Victor James Paul Davies v. Her Majesty the Queen (Ont.)

Criminal law – Appeals – Unreasonable verdict

The applicant, Mr. Davies, and an accomplice went to a store in Hamilton. The robbery was captured on video. An eye witnesses testified and identified Mr. Davies as one of the men running out of the store. The eyewitness also identified Mr. Davies in a photo line-up. After a trial by judge and jury, Mr. Davies was convicted of the following offences: armed robbery, use of an imitation firearm and disguise with intent. Mr. Davies’ principal ground of appeal was that the trial judge did not sufficiently caution the jury about the specific frailties in the evidence of the identification witness in this case. The Court of Appeal held that during the jury charge, the trial judge returned to the specific concerns about the identification evidence. The Court of Appeal held that it was satisfied that the trial judge properly identified the specific concerns that emerged from the evidence at trial. The conviction appeal was dismissed.


Pierre Watters v. Director of Criminal and Penal Prosecutions (Que.)

Provincial offences

The applicant Mr. Watters was convicted of driving at a speed of 97 km/h in a 50 km/h zone. He was sentenced to pay a $480 fine. At trial, he did not deny driving at 97 km/h, but he argued that the road and traffic signs and signals were faulty and did not comply with the standards set by the Minister of Transport. The trial judge rejected that argument. In her view, Mr. Watters had failed to rebut the presumption created by the common law that road and traffic signs and signals are considered to be compliant with prescribed standards. The Superior Court allowed the appeal on the ground that neither s. 303.1 of the Highway Safety Code nor the common law creates a presumption of regularity for road and traffic signs and signals. The prosecution had to prove beyond a reasonable doubt that the signs and signals were compliant, from the standpoint of both the actus reus of the offence and the defence of impossibility. The Court of Appeal allowed the appeal and restored the trial judgment.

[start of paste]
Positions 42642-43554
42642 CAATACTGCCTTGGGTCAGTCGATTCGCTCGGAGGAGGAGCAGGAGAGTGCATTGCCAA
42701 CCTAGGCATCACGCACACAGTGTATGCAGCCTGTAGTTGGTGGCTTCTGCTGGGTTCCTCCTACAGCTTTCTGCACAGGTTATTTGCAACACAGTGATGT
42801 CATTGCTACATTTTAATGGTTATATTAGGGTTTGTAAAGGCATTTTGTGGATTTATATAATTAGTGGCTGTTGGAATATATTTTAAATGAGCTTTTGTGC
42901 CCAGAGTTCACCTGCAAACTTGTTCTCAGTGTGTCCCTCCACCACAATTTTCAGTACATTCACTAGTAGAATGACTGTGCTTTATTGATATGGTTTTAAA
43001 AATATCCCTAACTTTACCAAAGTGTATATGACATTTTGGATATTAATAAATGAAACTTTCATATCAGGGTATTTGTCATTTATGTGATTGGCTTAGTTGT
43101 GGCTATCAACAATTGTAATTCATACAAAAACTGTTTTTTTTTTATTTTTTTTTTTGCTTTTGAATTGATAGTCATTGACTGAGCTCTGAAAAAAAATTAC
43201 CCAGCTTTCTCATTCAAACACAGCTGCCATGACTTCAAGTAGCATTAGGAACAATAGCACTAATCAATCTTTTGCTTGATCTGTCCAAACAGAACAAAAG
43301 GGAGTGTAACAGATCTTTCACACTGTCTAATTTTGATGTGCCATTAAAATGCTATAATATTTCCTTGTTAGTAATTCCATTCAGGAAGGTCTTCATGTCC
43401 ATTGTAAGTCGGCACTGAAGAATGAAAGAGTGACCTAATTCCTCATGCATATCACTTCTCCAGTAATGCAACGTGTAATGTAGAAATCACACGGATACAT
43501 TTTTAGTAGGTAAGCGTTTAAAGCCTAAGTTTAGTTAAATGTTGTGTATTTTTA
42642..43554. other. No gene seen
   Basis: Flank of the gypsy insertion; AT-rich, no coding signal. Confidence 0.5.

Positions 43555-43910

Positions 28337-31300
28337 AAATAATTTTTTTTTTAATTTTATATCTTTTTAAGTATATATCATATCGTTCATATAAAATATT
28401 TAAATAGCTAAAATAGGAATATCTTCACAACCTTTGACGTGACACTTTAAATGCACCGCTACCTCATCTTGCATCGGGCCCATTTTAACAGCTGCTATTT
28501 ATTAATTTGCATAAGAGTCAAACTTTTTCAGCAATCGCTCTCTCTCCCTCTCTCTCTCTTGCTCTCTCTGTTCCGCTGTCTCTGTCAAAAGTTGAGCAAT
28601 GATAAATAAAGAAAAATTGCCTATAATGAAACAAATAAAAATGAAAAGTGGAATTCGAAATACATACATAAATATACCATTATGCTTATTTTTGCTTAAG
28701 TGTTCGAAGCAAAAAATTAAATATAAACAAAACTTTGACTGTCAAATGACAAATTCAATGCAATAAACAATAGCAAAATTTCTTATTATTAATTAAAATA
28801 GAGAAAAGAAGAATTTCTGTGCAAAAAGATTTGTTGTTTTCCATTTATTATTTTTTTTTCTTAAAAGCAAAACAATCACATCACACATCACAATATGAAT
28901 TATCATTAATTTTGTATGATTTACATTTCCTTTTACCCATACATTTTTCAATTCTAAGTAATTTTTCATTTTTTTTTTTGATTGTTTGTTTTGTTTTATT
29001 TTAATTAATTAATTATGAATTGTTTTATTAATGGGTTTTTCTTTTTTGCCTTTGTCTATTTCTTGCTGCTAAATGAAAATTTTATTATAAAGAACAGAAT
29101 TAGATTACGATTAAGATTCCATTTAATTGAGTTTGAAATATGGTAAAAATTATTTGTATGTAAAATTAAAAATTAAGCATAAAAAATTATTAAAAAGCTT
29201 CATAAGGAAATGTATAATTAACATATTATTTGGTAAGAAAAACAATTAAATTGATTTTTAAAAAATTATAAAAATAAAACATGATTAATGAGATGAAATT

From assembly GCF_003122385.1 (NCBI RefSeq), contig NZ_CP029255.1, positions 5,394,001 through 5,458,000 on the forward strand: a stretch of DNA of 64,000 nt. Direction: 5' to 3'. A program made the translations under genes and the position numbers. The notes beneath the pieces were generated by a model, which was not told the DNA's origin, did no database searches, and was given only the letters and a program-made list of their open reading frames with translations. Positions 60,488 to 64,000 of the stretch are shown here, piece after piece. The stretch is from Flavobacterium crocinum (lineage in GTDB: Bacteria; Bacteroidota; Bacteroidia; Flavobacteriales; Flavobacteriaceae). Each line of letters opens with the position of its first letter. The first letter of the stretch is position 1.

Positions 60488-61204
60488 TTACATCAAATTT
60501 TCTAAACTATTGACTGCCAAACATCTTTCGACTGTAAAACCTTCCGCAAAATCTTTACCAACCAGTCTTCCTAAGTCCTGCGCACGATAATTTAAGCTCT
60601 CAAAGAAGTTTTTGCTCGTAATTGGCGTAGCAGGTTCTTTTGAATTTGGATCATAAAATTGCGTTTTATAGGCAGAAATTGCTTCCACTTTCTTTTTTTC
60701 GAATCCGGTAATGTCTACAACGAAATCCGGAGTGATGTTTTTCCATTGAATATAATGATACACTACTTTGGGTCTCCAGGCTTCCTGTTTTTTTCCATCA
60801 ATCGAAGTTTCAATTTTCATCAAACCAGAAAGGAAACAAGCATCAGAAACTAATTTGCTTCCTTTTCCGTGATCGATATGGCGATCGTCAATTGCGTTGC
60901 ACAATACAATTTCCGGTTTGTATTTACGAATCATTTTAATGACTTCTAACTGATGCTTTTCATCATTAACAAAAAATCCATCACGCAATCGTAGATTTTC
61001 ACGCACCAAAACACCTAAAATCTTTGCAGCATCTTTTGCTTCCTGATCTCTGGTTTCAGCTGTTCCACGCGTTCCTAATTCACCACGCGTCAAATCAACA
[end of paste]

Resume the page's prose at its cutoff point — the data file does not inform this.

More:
Kimberley Isbister v. Paige Delong (B.C.)

Damages – Quantum – Evidence

Kimberly Isbister was injured by a vehicle driven by Paige Delong. Ms. Isbister commenced an action against Ms. Delong, seeking damages in excess of $3 million. The action went to trial before a judge of the Supreme Court of British Columbia solely on the question of damages. At issue were the nature and extent of Ms. Isbister’s injuries and the past, present, and future impact of those injuries.

The B.C. Supreme Court granted Ms. Isbister damages in the amount of $834,823. The claims for management fees, net income loss, tax gross-up on future care costs, special damages and costs, were also granted, while the claim for recovery of litigation loan interest, was denied. The B.C. Court of Appeal dismissed Ms. Isbister’s appeal (Smith J.A., dissenting).


M.M. v. Société de l’assurance automobile du Québec - and - Administrative Tribunal of Québec (Que.)

Administrative law – Appeals – Standard of review

The applicant M. M. is a retired Quebec resident who stays in Florida during the winter. In November 2015, he was shot in the head by a firearm when he was the victim of an attempted theft while driving his car in Florida. He hurried back to Quebec to have his injuries treated. He filed an application with the SAAQ for compensation, which was denied. That decision was upheld by the ATQ, which found that the attempted murder was unrelated to the use of a vehicle, so there could be no [translation] “accident caused by an automobile”. On judicial review, the Superior Court selected and applied the reasonableness standard and concluded that the ATQ’s determination fell within the range of possible, acceptable outcomes having regard to the facts and the law. The Court of Appeal dismissed the motion for leave to appeal, finding that the ATQ’s interpretation was consistent with the ordinary meaning and the courts’ liberal interpretation of the expression “accident caused by an automobile”.